How Is an Estate Distributed in a Probate?

A probate is a formal, and legal, administration of an estate. In California, it is the court-supervised process for transferring and distributing the property in an estate to the beneficiaries and heirs.

Testate is when someone dies with a will. This will typically nominates an executor, and directs the distribution of the assets. Unless there are objections, the executor is appointed by the court to locate and transfer all the assets, pay the debts, and wrap up the affairs of the deceased.

Intestate is when someone dies with no will. In these situations, the court appoints someone as an administrator to act as the executor would to close the estate. The difference, however, is in the distribution of the estate, rather than according to a will, the property and assets will be distributed according to California law.

Testate distribution is typically fairly simple, unless the will is contested and found to be void in some way, it is according to the will. A will does not avoid probate, but provides clarification and predictability beyond intestacy.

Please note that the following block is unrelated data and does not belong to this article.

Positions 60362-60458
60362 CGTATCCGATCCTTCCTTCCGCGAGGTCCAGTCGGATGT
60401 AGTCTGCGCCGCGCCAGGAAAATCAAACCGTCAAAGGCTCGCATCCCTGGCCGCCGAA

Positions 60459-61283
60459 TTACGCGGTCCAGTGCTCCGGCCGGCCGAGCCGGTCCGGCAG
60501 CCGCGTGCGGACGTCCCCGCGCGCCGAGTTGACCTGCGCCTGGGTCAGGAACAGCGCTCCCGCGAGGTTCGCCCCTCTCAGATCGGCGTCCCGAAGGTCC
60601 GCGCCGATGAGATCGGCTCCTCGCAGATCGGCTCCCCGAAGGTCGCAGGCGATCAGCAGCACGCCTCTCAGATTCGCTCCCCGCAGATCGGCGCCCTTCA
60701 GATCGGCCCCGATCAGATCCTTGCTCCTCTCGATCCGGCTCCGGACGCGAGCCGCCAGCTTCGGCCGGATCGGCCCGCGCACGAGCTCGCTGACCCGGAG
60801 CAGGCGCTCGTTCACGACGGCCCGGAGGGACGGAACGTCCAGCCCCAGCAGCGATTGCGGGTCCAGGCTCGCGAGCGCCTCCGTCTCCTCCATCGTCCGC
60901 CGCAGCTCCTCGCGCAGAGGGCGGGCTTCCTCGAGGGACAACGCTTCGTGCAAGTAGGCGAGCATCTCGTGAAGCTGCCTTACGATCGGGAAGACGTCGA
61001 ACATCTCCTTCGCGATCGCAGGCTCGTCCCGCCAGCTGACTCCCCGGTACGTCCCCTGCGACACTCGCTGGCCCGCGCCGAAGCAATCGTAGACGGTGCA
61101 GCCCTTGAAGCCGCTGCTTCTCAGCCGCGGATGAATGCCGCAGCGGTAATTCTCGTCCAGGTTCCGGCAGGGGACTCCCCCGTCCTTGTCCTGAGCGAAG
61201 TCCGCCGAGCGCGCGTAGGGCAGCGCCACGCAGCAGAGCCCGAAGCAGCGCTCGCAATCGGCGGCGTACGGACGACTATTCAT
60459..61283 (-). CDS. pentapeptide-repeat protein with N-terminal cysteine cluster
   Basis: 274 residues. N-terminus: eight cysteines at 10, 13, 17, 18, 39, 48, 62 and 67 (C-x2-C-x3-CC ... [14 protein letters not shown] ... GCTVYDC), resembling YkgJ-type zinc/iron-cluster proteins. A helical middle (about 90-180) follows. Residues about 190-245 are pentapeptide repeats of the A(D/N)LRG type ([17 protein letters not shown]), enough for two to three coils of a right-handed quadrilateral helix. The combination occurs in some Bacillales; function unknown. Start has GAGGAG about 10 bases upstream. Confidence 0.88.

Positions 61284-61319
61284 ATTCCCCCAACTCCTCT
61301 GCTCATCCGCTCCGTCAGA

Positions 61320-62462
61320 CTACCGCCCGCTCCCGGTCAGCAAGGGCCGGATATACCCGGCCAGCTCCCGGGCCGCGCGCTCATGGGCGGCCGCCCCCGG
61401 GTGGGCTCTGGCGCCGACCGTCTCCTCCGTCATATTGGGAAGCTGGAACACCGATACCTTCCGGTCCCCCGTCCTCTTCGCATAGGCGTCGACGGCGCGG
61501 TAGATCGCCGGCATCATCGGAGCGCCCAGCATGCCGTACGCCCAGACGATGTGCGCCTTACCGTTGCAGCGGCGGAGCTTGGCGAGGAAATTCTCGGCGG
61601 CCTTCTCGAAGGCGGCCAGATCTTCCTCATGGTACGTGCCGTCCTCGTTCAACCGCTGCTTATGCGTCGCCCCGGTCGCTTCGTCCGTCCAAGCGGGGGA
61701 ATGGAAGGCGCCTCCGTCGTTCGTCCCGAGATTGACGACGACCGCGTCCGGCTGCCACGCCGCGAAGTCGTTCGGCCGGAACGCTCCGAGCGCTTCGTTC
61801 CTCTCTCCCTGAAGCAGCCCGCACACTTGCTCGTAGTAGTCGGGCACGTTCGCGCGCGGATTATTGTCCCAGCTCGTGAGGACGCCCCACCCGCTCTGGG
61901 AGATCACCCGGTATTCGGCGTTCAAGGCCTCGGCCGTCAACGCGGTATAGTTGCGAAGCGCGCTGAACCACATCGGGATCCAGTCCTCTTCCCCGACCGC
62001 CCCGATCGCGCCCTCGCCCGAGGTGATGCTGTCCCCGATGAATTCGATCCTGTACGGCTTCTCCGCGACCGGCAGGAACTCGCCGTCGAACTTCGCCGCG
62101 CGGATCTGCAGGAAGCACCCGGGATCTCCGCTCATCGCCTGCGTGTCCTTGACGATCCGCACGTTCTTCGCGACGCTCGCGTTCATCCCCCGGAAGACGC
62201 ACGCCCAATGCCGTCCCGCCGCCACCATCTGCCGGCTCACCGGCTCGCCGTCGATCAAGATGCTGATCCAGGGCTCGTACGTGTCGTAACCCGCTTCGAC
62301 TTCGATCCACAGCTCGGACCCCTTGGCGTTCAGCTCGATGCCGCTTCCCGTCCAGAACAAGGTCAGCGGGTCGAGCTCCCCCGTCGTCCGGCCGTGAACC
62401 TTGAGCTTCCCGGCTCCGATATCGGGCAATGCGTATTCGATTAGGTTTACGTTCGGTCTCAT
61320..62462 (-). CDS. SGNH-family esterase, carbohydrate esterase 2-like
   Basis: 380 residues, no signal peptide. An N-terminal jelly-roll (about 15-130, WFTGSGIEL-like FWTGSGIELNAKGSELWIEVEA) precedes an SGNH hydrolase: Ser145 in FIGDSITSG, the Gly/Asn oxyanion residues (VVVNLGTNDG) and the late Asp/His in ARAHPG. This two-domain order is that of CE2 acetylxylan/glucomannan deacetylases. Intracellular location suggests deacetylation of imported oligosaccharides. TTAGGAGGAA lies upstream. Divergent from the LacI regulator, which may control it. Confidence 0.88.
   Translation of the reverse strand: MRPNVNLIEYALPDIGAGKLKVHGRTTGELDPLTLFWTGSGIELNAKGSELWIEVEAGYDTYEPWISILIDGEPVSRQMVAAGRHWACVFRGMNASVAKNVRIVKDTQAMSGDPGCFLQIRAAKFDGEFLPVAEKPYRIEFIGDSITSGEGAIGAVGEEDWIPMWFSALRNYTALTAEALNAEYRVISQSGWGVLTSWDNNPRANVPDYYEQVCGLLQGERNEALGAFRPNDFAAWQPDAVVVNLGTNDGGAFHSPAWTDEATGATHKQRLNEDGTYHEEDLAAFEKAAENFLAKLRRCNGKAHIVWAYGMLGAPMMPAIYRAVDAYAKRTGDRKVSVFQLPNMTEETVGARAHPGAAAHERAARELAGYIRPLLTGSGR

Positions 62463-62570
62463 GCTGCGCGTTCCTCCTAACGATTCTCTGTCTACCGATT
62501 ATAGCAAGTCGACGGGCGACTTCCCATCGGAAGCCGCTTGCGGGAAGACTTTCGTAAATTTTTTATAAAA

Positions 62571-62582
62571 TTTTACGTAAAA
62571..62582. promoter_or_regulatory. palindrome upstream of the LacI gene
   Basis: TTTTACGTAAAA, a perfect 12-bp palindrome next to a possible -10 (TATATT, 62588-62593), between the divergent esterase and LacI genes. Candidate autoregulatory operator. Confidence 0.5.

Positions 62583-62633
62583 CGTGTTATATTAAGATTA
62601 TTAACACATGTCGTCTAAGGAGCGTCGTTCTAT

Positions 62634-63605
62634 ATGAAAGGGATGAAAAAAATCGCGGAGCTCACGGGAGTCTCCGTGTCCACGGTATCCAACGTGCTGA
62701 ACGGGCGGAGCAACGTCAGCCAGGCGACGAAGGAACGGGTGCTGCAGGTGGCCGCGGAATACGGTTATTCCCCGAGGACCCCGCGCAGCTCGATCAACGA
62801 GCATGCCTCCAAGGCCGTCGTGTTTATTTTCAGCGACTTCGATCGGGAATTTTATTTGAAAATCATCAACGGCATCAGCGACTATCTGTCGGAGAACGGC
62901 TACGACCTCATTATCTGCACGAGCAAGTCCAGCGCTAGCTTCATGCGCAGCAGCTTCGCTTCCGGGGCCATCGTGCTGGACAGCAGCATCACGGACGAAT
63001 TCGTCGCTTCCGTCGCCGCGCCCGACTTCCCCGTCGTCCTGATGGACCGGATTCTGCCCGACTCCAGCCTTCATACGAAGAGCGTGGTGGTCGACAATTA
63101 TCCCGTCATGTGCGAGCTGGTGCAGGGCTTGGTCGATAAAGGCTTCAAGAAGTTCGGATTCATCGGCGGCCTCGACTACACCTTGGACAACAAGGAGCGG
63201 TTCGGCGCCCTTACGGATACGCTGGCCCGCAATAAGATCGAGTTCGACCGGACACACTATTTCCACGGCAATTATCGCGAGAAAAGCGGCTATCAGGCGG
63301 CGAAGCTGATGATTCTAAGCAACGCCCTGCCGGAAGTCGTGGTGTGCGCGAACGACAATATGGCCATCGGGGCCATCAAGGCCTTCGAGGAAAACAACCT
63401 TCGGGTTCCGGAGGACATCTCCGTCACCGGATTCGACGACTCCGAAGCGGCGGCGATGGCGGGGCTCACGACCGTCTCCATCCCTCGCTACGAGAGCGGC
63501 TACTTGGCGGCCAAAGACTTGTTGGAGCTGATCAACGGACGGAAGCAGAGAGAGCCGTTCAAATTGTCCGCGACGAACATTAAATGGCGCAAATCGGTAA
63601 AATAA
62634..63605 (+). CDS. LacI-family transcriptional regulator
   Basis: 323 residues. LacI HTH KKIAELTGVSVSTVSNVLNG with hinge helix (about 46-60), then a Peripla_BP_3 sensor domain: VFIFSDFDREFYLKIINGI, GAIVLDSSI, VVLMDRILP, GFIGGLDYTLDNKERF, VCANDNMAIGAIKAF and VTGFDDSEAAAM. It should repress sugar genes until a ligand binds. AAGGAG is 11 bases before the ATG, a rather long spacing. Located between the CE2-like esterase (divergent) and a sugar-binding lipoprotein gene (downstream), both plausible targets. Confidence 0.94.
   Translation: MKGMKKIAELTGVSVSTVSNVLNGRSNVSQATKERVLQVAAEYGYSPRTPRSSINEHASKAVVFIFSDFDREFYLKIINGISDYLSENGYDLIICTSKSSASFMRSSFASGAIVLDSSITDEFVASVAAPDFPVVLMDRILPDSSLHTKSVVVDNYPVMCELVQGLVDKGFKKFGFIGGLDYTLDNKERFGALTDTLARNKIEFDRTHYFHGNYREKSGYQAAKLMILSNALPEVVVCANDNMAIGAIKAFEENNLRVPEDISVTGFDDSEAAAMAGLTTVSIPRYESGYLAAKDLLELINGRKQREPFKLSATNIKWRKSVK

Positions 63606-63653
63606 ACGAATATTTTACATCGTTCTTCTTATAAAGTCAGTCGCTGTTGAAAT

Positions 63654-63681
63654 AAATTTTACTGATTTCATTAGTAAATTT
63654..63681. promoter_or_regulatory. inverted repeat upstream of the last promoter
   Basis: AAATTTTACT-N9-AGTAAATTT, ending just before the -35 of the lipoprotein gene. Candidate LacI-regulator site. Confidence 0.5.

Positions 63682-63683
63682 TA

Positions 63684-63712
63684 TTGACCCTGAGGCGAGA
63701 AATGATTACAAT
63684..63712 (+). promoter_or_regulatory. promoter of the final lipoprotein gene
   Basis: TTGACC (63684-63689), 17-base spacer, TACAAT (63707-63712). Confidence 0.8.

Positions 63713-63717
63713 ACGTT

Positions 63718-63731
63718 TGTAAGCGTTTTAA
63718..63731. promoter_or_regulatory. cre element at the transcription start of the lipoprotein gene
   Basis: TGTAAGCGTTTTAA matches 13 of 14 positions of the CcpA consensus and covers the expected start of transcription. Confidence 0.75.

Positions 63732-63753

Intestate distribution can be confusing, but it is designed to prevent an estate from being absorbed by the state and to distribute a deceased’s assets to his or her relatives as best as possible. A deceased’s spouse and children come first, followed by a somewhat complicated hierarchy of living relatives if no spouse or children are living or exist. It is best to seek advice about this from an experienced professional.

If you have questions regarding the distribution of an estate, or any questions about wills, trusts, or probate, contact The Boutique Law Group, APLC. Call or email today for your complimentary consultation, (310)439-5670.